Skip to main content
PBS logo
Want fewer ads?

Search - Parallel Lives: Five Victorian Marriages

Parallel Lives: Five Victorian Marriages
Parallel Lives Five Victorian Marriages
Author: Phyllis Rose
In her study of the married couple as the smallest political unit, Phyllis Rose examines the marriages of five Victorian couples -- the Carlyles, Ruskins, Dickenses, Mills, and George Eliot and George Henry Lewes -- to demonstrate the classic strengths and weaknesses of the institution of marriage
ISBN-13: 9780394524320
ISBN-10: 0394524322
Publication Date: 10/12/1983
Pages: 318
  • Currently 3.3/5 Stars.

3.3 stars, based on 5 ratings
Publisher: Knopf
Book Type: Hardcover
Other Versions: Paperback
Members Wishing: 0
Reviews: Member | Amazon | Write a Review

Top Member Book Reviews

reviewed Parallel Lives: Five Victorian Marriages on + 87 more book reviews
Helpful Score: 3
I really couldn't get into this book, to me it reads like a text book but if you have an interest in the politics of the victorian era you might like it.
miss-info avatar reviewed Parallel Lives: Five Victorian Marriages on + 386 more book reviews
Helpful Score: 3
This intellectual book profiles the lives of five unusual couples from the 1800's; Jane Welsh and Thomas Carlyle, Effie Gray and John Ruskin, Harriet Taylor and John Stuart Mill, Catherine Hogarth and Charles Dickens, George Eliot and George Henry Lewes. Each of the couples has some unusual arrangement, usually regarding sex (or the lack thereof). In fact, there's a lot of talk about sex (and the lack thereof) throughout the entire book, not in a descriptive way, but analyzing the customs of the time. Some knowledge of English writers and their literature may help. The two readers of this household found it entertaining in an oddly twisted sort of way. Be sure to read the notes at the end.
Read All 7 Book Reviews of "Parallel Lives Five Victorian Marriages"

Please Log in to Rate these Book Reviews

page-one avatar reviewed Parallel Lives: Five Victorian Marriages on + 24 more book reviews
The author explores five Victorian marriages to show the many ways a man and a woman can chose to be "married."
reviewed Parallel Lives: Five Victorian Marriages on + 1299 more book reviews
The first couple discussed was Jane Welsh and Thomas Carlyle which was probably the most equal marriage according to the author. The tale was title "The Carlyles' Courtship" and I skipped ahead to read his final words about the couple. Interestingly, the marriage seemed to be based on intellectual stimulation. Letters between the two discussed writing. I found the discussion of movies about couple relationship inappropriate for the topic. Kept wondering why she did that.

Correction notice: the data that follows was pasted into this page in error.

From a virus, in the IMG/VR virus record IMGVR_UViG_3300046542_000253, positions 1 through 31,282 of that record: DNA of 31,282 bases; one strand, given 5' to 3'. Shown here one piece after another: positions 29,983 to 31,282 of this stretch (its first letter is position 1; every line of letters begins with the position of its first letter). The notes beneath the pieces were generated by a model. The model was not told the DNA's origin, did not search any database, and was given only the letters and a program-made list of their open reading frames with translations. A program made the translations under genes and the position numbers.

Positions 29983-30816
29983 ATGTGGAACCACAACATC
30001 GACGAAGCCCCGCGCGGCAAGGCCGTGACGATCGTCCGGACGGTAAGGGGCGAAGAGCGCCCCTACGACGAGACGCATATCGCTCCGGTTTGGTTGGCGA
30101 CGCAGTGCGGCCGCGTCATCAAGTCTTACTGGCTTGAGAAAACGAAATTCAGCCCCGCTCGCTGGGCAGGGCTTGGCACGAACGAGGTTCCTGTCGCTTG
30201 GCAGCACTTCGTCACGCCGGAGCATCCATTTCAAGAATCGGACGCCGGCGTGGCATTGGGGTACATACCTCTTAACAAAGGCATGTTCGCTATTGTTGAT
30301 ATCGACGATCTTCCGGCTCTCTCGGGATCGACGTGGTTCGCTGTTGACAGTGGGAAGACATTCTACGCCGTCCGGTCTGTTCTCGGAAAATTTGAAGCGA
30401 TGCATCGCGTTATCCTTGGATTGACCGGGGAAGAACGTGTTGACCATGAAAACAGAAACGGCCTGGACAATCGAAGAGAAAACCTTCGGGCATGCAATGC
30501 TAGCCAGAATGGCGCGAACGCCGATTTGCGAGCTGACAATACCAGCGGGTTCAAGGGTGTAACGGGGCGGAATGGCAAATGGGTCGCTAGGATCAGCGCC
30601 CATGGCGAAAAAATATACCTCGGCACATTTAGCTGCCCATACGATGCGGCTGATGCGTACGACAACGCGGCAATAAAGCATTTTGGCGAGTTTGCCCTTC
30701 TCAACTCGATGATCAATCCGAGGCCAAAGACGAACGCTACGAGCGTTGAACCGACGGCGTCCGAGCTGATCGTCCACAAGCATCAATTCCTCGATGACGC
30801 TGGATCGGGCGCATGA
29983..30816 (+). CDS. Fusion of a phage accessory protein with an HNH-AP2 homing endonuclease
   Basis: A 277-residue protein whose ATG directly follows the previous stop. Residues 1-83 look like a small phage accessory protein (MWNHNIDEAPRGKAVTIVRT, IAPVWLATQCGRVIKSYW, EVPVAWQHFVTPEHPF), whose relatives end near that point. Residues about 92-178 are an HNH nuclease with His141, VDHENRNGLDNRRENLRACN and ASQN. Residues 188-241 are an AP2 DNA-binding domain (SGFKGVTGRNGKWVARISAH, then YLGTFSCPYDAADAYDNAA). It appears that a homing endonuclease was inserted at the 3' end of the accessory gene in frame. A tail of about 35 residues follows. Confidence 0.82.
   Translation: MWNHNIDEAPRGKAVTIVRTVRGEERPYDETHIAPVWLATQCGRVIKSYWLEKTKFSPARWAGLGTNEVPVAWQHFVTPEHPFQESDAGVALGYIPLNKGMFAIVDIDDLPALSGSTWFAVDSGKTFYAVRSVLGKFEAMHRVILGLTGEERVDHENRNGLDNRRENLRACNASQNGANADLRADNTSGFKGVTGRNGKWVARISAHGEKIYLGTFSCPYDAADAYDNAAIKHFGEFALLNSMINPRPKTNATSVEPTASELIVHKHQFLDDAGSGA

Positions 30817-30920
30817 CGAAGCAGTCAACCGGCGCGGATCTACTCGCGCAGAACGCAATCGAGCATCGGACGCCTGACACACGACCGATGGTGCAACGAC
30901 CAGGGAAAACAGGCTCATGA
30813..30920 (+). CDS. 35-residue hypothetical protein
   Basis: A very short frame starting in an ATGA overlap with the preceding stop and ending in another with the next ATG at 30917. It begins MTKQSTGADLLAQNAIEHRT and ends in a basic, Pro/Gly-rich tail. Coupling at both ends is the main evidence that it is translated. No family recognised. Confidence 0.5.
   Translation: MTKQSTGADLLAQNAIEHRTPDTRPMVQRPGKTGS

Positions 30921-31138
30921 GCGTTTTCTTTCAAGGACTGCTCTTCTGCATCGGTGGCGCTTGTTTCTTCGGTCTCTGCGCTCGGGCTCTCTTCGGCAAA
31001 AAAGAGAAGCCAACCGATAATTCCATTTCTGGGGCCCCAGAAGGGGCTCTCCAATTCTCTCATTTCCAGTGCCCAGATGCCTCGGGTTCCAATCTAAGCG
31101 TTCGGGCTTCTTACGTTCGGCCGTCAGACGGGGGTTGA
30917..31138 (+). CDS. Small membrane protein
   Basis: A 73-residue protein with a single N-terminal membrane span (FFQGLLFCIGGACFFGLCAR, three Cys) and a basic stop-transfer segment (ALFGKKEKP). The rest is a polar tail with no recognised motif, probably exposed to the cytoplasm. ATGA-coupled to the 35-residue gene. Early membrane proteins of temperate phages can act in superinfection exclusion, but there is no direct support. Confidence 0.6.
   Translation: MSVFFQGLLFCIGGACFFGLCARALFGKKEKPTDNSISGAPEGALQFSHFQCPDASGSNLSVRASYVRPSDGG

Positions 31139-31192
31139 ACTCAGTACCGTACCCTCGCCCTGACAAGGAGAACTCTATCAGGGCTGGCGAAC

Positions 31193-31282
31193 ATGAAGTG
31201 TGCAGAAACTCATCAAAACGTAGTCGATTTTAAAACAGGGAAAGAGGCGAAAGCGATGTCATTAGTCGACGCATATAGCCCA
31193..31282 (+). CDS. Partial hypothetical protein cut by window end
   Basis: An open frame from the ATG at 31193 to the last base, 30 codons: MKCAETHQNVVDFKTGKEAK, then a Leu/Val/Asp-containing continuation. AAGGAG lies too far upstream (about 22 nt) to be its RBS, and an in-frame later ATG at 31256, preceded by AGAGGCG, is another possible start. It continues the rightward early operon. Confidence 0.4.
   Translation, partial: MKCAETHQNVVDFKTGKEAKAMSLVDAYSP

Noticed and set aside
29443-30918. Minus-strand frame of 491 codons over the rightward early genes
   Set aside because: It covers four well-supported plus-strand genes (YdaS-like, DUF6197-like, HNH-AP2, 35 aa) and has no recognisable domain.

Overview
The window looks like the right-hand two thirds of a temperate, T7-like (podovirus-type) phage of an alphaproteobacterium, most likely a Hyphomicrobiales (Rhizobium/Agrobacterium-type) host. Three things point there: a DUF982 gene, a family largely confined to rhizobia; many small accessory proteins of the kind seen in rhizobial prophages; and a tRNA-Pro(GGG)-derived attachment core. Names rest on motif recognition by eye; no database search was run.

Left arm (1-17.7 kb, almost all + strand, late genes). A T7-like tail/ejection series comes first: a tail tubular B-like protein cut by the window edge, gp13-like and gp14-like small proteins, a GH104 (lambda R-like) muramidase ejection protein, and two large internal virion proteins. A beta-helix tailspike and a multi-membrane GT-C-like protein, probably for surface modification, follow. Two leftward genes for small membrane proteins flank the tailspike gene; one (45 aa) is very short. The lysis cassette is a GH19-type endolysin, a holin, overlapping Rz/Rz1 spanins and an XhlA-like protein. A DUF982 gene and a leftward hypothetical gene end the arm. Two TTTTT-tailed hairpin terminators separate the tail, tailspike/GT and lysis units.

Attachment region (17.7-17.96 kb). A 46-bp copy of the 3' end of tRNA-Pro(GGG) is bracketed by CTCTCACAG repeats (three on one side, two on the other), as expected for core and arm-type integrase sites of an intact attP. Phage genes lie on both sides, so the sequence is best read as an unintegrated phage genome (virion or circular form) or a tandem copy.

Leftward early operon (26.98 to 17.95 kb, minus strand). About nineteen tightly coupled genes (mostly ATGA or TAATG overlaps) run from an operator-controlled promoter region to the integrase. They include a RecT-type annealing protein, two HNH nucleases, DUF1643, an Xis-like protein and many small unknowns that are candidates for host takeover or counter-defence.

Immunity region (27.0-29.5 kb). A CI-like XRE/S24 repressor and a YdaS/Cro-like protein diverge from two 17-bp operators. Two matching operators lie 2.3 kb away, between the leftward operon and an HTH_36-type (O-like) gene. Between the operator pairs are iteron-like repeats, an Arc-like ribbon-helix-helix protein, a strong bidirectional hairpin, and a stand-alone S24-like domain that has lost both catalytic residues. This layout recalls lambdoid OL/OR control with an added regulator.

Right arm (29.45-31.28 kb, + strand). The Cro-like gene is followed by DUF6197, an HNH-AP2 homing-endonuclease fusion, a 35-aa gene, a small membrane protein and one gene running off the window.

The second couple is Effie Gray and John Ruskin whose marriage is strange indeed. On their wedding night Ruskin is unable to consummate the marriage. He keeps postponing it. Tied to his parent who want to rule every aspect of their lives, she eventually gets out of the marriage when she proves that she is still a virgin. The author further states that the Carlyle marriage was likely never consummated either because it was a marriage for companionship rather than love.

The third marriage was that of Harriet Tayler and John Stuart Mill, two highly intelligent individuals whose intellectual interests draw them together. Even though Harriet is married to someone else who largely tolerates her friendship with Mill, the marriage eventually breaks up. And, of course, they marry. Much of the writing Mills does is stimulated and edited by Harriet.

The next couple is Charles Dickens and Catherine Hogarth. Early in the marriage they are very happy and enjoy each other and their children. Many years later, he goes through a mid-life crisis and finds that Catherine and he have little in common. Not many women would have been able to keep up with the brilliant Dickens but he blames his unhappiness on his wife. Eventually they separate and maintain separate houses while he engages in a relationship with a much younger woman. His fame is widespread but the public does not approve of his new life.

The final pair is George Eliot (pen name for Marian Evans) and George Henry Lewis, whose happiness lasted throughout their lives. Never married officially, they made a private home removed from the hustle and bustle of society. Their regard for each other led them to encourage and stimulate one another in their writings and became successful. This is probably the most romantic of the pairings that the author discussed in this little book.
reviewed Parallel Lives: Five Victorian Marriages on + 175 more book reviews


Want fewer ads?